Martin did say the "bright point" this year was the summer operations at Dworshak Dam that very closely implemented a Nez Perce, state of Idaho and CRITFC plan to reserve 200,000 acre feet of 1.2 million acre feet of Dworshak water normally released by the end of August for flow and temperature benefits in September. Those flows benefited both juvenile and adult salmon, the CRITFC report said. The ability to provide the flows had a lot to do with a higher than average snow pack in the Clearwater River Basin, said Rudd Turner of the Corps.
"Just my personal observation is that when flows in the past were cut off Aug. 31, adult counts that were at about 200 per day dropped to single digits," the IDFG's Steve Pettit said about the results of what happens when flows are cut off Aug. 31.
"You don't mention in the report that the actual runoff in the Clearwater Basin was 140 percent of normal and we can't do this in all years," Turner said.
"Yes, the hydro and meteorological conditions were very good this year," Martin said.
CRITFC laid out a number of issues it had with spill during 2002. The first is that the Corps provided three days of spill at 47,000 to 100,000 cubic feet per second at Bonneville Dam for Spring Creek Hatchery fall chinook, while the CRITFC plan suggested 10 days of spill at 75 kcfs. BPA will not allow any spill for the hatchery fish in 2003.
The Corps did not spill during the summer at Lower Granite, Little Goose and McNary dams in 2002, according to CRITFC, and daytime spill at McNary, John Day and the lower Snake River dams did not meet the CRITFC plan. Martin also asked the Corps to develop protocol to determine how to ramp spill up and down in reaction to changing total dissolved gas levels.
Another Corps failure, according to CRITFC, is its ability to meet the fall tribal fishery operations request on two counts: it failed to operate the pools behind Bonneville, The Dalles and John Day dams within one foot of a specified elevation range and it failed to meet limitations on fluctuations suggested by the tribes. When the tribes asked for a one-foot range, the Corps said it could provide a range within 1-1/2 feet, but only at the Bonneville pool. The problem is the tribes believe the full pool elevation is at 77 feet, while the Corps says it actually operates the pool at 76.5 feet. That disagreement on definition automatically throws the Corps' attempt to meet the operations out of compliance with what the tribes want.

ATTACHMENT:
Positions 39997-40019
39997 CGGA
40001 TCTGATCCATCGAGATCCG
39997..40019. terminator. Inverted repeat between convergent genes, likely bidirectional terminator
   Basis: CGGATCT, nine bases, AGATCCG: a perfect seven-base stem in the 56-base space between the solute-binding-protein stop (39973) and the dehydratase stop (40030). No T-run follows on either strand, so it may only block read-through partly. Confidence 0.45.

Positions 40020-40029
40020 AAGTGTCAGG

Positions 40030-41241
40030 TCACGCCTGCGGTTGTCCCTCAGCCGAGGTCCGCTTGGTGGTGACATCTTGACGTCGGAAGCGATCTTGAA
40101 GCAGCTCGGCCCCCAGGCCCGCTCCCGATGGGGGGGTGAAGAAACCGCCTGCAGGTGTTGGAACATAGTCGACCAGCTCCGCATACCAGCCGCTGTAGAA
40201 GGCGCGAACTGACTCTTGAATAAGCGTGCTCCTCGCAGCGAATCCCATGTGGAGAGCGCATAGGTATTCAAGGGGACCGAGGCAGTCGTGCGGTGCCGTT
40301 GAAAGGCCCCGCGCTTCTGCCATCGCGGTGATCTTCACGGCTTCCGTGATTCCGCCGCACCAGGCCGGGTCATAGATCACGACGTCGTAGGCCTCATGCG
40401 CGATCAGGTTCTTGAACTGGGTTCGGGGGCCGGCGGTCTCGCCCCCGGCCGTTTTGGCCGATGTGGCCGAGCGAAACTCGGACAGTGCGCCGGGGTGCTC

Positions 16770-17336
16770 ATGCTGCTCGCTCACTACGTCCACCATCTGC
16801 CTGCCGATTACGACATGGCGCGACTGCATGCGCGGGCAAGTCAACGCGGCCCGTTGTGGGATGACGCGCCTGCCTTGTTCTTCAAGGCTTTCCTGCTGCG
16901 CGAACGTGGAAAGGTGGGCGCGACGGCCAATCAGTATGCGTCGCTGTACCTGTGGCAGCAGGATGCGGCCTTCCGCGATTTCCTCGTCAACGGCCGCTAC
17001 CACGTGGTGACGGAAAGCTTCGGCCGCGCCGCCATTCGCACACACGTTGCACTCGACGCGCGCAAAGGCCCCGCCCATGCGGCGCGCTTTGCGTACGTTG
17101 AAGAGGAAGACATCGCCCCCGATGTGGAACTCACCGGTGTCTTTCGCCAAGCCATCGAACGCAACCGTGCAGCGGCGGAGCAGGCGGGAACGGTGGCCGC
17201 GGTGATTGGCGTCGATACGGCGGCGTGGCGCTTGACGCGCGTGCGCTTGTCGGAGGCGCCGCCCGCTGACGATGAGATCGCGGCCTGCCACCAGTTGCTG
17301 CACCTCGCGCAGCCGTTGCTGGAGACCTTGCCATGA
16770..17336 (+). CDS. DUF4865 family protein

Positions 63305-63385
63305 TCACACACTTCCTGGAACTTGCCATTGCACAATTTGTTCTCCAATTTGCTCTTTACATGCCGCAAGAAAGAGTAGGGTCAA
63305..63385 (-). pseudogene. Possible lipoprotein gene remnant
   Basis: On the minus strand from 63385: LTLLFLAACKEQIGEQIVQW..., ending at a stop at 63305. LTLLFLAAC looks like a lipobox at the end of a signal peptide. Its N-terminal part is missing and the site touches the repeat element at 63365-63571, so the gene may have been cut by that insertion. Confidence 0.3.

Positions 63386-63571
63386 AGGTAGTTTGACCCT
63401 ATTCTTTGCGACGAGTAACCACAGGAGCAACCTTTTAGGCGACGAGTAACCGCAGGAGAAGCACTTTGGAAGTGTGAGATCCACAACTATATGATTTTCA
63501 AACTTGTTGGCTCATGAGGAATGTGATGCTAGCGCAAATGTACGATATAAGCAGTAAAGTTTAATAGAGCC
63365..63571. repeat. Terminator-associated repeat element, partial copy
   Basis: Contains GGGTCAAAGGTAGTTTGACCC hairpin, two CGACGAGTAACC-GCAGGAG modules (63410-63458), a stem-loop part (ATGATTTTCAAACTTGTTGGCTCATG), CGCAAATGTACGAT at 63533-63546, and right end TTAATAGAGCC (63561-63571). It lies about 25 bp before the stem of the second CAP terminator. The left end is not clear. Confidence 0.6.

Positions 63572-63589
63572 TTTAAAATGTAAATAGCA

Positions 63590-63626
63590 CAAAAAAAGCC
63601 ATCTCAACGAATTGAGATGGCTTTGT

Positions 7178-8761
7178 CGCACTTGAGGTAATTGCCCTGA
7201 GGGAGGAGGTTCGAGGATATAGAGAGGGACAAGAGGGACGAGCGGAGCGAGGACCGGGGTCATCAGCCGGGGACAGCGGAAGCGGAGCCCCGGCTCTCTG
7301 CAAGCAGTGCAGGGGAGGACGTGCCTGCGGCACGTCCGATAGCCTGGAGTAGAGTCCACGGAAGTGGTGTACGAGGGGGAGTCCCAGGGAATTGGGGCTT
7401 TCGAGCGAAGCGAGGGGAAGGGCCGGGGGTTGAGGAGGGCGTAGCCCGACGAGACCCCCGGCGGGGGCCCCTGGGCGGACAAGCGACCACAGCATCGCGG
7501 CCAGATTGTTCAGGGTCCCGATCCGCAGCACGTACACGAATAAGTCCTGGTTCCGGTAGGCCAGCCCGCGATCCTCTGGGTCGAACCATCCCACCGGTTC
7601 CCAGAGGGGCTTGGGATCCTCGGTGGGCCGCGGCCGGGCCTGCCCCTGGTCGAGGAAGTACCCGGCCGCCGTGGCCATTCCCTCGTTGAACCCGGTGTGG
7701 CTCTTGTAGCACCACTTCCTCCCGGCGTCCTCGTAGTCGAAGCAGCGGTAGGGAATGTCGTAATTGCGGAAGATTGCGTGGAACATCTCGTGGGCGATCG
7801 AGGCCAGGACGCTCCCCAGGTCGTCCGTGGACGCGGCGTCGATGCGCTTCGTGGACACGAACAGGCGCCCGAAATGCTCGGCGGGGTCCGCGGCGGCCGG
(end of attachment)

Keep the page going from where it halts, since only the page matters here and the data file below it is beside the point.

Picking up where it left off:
Turner said the operation as the Corps implemented it does not put a serious strain on the system and it is producing good fishing. "Still, the Zone 6 fishing is important to the tribes and so it is important to our operations," Turner said. "But we don't see a difficulty with fishing or fishing success. Even if we aren't meeting your request, it's producing good results."
"Even though the fishing has been fabulous, there is this constant poking that we're not doing something right," Bettin said. He added that he thought the tribes caught about 186,000 fish this fall.
Finally, Martin said that CRITFC still feels the TMT process is flawed. "It's not appropriate that tribal resources are debated in this forum," he said. "We prefer government to government consultations."
Columbia River Inter-Tribal Fish Commission: www.critfc.org
Technical Management Team: www.nwd-wc.usace.army.mil/TMT/index.html